Most books on general relativity begin with a survey of special relativity.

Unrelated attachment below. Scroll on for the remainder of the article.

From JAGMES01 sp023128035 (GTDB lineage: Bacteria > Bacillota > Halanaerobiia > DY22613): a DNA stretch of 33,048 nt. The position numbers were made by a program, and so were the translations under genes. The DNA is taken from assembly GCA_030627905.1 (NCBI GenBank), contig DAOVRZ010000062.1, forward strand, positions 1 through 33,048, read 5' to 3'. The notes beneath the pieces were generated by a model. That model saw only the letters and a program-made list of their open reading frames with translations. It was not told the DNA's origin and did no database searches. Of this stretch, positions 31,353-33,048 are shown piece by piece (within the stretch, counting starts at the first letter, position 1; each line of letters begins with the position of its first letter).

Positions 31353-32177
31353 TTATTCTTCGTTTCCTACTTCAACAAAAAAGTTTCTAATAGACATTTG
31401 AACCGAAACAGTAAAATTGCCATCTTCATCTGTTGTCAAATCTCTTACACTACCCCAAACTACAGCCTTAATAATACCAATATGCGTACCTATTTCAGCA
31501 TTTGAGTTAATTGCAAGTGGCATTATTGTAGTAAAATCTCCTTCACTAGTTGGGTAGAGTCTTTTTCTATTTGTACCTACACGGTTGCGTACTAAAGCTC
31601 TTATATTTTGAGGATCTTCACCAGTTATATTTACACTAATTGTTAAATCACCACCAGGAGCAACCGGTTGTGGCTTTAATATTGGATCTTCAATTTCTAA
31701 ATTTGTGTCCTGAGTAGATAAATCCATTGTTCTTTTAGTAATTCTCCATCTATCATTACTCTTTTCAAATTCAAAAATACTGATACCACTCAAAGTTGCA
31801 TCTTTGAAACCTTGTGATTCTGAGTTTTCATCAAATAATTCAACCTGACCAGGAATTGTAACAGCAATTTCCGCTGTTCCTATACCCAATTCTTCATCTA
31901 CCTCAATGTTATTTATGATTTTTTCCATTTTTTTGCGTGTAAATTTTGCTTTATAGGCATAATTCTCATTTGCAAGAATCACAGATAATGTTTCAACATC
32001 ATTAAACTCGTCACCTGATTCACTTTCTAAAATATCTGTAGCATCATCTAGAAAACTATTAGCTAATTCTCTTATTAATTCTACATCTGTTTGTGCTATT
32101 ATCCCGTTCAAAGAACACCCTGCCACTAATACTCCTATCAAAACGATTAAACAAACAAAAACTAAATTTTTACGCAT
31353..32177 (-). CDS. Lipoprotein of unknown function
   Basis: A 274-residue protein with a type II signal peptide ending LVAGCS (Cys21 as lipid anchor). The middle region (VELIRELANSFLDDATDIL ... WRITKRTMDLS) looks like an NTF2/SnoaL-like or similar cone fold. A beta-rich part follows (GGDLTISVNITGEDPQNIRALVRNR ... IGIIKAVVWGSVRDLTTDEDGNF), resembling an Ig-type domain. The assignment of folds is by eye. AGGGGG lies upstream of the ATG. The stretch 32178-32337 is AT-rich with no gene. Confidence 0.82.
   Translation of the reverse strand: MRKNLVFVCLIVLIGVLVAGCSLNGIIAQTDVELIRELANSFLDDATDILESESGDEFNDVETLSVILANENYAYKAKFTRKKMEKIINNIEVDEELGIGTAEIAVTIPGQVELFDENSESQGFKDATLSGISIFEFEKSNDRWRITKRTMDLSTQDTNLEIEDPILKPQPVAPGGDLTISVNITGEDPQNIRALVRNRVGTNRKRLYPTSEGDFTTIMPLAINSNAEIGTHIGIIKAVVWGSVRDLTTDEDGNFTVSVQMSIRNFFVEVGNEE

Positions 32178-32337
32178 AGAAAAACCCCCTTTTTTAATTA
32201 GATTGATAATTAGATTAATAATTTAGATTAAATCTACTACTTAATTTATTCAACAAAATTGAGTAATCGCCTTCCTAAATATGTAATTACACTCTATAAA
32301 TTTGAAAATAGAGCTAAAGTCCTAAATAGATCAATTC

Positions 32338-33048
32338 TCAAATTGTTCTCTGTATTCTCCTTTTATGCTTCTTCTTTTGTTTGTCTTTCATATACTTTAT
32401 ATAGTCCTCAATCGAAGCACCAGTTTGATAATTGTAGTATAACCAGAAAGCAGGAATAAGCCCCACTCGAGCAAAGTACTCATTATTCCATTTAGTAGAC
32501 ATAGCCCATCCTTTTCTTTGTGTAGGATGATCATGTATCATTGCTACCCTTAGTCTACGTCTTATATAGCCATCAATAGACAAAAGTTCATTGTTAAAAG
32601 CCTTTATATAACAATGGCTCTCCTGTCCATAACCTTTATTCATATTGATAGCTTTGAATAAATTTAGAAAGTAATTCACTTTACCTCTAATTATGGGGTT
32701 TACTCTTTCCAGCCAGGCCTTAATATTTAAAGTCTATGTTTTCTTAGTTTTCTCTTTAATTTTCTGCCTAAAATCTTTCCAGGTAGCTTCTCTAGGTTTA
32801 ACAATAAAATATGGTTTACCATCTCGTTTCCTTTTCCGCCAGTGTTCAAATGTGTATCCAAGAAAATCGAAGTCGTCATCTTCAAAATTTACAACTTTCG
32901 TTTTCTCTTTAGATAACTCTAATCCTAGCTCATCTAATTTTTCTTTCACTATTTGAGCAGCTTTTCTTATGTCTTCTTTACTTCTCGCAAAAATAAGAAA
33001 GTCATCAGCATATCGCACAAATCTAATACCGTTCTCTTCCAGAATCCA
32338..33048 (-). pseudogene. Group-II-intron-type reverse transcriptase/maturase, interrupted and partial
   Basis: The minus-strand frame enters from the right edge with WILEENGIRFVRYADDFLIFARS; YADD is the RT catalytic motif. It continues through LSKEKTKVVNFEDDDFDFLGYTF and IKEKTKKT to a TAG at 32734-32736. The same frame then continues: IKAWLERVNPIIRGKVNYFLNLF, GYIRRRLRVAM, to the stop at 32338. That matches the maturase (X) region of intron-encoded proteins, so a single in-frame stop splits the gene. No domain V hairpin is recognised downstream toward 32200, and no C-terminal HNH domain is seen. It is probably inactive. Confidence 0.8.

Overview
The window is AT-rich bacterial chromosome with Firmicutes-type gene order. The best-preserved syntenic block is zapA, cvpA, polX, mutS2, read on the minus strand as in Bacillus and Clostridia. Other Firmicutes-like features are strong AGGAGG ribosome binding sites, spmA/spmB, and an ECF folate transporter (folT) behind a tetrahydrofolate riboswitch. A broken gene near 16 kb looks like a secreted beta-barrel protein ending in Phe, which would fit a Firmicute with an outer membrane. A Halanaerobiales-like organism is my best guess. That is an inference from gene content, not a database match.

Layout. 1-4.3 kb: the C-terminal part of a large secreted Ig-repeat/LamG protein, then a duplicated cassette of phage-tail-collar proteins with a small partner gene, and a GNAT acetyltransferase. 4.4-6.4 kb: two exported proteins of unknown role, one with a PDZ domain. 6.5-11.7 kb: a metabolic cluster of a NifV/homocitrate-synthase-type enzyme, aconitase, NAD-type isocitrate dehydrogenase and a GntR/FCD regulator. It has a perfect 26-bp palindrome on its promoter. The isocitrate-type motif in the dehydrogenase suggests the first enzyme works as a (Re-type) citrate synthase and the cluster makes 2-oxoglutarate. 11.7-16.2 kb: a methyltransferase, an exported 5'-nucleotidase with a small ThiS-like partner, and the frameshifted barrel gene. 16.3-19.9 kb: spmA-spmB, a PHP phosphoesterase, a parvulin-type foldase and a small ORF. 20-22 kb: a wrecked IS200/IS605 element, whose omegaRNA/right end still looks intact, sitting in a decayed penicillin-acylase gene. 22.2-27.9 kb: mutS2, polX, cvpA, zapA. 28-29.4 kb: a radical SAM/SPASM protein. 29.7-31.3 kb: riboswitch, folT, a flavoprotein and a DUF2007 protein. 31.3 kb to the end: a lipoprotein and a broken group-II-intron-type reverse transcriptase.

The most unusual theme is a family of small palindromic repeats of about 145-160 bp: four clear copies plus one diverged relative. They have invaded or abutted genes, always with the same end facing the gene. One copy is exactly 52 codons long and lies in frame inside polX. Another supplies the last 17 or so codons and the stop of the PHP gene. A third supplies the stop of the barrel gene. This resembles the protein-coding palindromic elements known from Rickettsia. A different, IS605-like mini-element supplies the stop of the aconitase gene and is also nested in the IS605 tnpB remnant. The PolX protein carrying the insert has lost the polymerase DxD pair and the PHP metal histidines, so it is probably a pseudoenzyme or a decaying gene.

*A General Relativity Workbook*, Thomas A. Moore, University Science Books (2013). One of the most approachable books on special and general relativity. Written in an informal style. The 'workbook' aspect means there are numerous in-text exercises to do which help the reader get to grips with concepts before going on to more challenging problems.*A Most Incomprehensible Thing*, Second Edition (2014), Peter Collier, Incomprehensible Books. Although the title doesn't exactly instill confidence in the reader, this self-published book is very gentle in its pace. It assumes very little mathematical background, as the first chapter covers trigonometry, logarithms and calculus before moving on to the physics. It's not comprehensive, but it does introduce the reader to the main concepts in relativity, both special and general. The main drawback is that there are no problems for the reader to solve.*A First Course in General Relativity*, Second Edition, Bernard Schutz, Cambridge U. Press (2009). Suitable as an introductory book on both special and general relativity. Spells things out in detail, especially in the early chapters, and contains a large collection of problems for the reader to solve, ranging from almost trivial ones to much more substantial exercises. There is also an official Student's Manual to accompany the book, which contains solutions to many of the problems in the main text.*Gravitation*, Charles W. Misner, Kip S. Thorne & John Archibald Wheeler, W.H. Freeman (1973). A monster of a book. Probably not the best first book on general relativity, although if you restrict yourself to the Track 1 material, it's not too hard to follow. I've heard it said that you can learn a lot about gravity just by carrying it around. It's even visible on Fox Mulder's bookshelf in episode 6:14 (Monday) of*The X-Files*.*Introduction to Electrodynamics*, 3rd Edition, (2007) David J. Griffiths, Prentice Hall. Although most of the book is on electrodynamics, the last chapter provides a good introduction to special relativity before applying it to electrodynamics.*Einstein Gravity in a Nutshell*, Anthony Zee, (Princeton University Press, 2013). Although this book gets rave reviews on sites such as Amazon and Goodreads, I personally found it very difficult to use. Zee's writing style is informal and leads you to believe you are understanding what he has written...until you try to solve the problems at the ends of the chapters, when you start to realize that you really didn't understand things at all. I wouldn't recommend this book as a first (or even second) exposure to relativity. Calling an almost-900 page book 'in a nutshell' is a bit deceptive as well.